Immunotherapy: Breast cancer breakthrough?

14th June 2018

Written by trainee solicitor, Chloe Westwell

It’s estimated over 160,000 people die of cancer each year in the UK and someone is diagnosed every two minutes. Cancer is happening right now and with new research, cancer survival rates have doubled over the past 40 years.

This week, Judy Perkins, a woman from Florida who was diagnosed with terminal breast cancer just over two years ago, hit the headlines. A groundbreaking new therapy has helped to eradicate Judy’s cancer completely. The therapy involved pumping 90 billion cancer-killing immune cells into her body.

Judy was originally given just three months to live after her diagnosis back in 2016; however two years later there is no longer sign of cancer in her body. Her breast cancer was advanced and spreading so couldn’t be treated with traditional therapy. The cancer had unfortunately spread in Judy’s body and she had tumours in her liver.

The technology used for Judy’s therapy is a ‘living drug’ which is made from the patient’s own cells. Immunotherapy, also known as adoptive cell transfer, uses the patient’s own immune system to fight cancer, helping the immune system to recognise and attack cancer cells. Dr Rosenburg, chief of surgery at the National Cancer Institute, led the clinical trial Judy was involved in and explained more about the treatment, “This research is experimental right now. But because this new approach to immunotherapy is dependent on mutations, not on cancer type, it is in a sense a blueprint we can use for the treatment of many types of cancer.”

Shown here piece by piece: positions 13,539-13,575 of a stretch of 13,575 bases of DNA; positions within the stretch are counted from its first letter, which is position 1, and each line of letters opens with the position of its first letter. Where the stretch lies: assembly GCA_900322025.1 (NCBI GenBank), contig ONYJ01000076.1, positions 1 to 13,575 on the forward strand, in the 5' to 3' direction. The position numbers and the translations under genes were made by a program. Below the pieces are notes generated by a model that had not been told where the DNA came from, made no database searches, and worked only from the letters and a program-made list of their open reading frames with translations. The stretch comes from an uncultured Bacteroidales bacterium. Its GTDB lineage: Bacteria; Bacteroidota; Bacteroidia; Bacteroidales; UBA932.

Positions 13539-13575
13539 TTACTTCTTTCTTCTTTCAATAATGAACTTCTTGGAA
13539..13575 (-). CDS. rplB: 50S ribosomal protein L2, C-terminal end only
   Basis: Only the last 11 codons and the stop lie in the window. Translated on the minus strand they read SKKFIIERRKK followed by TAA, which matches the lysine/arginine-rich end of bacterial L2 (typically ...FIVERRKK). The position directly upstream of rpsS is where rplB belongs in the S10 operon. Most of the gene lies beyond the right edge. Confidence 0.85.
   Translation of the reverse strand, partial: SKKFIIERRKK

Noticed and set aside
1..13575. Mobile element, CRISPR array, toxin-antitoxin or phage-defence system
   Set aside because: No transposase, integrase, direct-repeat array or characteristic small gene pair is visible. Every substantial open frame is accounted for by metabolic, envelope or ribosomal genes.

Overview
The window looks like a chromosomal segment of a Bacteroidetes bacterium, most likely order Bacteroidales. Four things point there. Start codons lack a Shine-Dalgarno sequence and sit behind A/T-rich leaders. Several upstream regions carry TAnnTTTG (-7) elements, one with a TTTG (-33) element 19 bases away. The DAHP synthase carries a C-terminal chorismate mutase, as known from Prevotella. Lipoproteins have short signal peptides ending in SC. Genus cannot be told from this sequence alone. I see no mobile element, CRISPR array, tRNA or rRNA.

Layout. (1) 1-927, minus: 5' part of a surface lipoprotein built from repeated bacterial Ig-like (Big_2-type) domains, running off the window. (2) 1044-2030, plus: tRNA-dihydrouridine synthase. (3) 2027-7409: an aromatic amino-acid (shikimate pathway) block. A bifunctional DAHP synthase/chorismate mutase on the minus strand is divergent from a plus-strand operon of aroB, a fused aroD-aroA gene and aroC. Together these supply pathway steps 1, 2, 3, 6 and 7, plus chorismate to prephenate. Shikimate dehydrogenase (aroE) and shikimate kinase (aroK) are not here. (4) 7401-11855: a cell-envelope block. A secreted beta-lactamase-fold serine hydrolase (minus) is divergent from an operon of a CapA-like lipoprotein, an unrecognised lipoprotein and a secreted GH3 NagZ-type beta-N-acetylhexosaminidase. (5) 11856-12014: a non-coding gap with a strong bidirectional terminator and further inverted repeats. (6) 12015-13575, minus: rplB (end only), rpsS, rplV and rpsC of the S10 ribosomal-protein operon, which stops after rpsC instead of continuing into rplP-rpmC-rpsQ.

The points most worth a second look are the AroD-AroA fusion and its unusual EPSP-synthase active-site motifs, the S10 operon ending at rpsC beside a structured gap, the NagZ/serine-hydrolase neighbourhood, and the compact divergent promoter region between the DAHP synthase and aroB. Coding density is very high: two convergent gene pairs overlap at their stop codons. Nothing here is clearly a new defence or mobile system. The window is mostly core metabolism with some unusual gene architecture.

Consistent progress is being made in cancer treatment research and with improving technology; the therapy Judy received could potentially be a huge breakthrough for cancer patients. Judy’s results provide hope that cancer could be defeated in the future and increases hope for patients and their families, although it is still early days.

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Further Reading…

What price to sign a liver?

15th January 2018

A liver surgeon who branded his initials on the livers of two patients has been recently received a £10,000 fine and been sentenced to 12 months community order.

Breast screen error could have been found earlier

25th May 2018

Professor Peter Sasieni is the Deputy Director of the Centre for Cancer Prevention at Queen Mary University of London has written an open letter to the Lancet expressing concerns that the error with regards to breast cancer screening patients age 60-70 may have extended as far back as 2004/5 rather than just 2009.

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